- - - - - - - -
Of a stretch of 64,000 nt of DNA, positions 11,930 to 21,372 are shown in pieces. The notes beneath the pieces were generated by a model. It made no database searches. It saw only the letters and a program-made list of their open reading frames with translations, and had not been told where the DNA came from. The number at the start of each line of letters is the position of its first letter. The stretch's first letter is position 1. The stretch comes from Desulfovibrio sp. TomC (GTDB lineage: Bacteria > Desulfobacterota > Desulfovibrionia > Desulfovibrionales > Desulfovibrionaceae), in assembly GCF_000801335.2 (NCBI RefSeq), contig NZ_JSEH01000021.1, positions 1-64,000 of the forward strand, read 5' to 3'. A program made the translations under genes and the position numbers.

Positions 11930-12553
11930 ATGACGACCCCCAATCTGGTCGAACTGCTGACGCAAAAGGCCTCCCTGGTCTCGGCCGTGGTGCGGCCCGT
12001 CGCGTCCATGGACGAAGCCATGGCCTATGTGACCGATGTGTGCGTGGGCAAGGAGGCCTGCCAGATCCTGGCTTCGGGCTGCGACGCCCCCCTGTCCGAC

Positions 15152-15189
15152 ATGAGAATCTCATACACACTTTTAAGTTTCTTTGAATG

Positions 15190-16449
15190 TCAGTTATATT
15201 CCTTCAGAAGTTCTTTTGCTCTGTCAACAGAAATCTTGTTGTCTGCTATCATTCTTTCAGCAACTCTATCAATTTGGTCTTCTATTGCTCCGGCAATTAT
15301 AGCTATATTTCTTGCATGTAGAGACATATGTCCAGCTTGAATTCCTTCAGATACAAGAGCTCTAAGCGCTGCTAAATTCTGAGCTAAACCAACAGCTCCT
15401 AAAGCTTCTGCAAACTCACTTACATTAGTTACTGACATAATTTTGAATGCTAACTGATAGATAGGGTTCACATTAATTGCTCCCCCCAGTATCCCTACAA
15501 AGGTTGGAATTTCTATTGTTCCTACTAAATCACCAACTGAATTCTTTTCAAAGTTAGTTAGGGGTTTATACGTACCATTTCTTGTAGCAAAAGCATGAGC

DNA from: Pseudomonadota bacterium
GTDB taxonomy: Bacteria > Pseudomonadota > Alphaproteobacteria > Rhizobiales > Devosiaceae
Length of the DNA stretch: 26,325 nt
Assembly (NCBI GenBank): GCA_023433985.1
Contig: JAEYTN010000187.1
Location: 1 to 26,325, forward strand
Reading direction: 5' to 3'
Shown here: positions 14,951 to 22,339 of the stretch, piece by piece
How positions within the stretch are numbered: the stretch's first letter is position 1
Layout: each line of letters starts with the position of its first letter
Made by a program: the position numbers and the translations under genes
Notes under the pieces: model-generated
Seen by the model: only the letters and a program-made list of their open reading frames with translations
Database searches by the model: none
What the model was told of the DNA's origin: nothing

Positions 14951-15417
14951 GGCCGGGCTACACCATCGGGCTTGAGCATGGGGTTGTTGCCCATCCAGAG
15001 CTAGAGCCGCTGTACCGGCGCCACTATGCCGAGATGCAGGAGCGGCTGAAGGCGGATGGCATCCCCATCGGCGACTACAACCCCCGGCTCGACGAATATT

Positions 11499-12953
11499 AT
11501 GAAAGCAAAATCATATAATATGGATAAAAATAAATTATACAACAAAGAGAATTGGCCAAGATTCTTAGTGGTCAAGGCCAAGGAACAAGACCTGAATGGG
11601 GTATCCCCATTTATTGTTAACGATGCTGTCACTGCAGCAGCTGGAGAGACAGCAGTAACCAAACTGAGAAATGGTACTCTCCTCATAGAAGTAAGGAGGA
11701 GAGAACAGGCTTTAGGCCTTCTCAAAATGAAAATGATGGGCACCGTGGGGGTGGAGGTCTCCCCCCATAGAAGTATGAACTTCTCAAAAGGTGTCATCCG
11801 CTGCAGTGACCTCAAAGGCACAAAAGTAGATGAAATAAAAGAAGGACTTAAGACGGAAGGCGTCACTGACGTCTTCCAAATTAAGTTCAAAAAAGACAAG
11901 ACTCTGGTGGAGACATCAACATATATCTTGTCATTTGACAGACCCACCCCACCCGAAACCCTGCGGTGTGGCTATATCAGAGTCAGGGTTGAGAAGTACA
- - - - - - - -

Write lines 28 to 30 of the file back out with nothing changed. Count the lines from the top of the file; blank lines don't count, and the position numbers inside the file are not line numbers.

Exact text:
Positions 14951-15417
14951 GGCCGGGCTACACCATCGGGCTTGAGCATGGGGTTGTTGCCCATCCAGAG
15001 CTAGAGCCGCTGTACCGGCGCCACTATGCCGAGATGCAGGAGCGGCTGAAGGCGGATGGCATCCCCATCGGCGACTACAACCCCCGGCTCGACGAATATT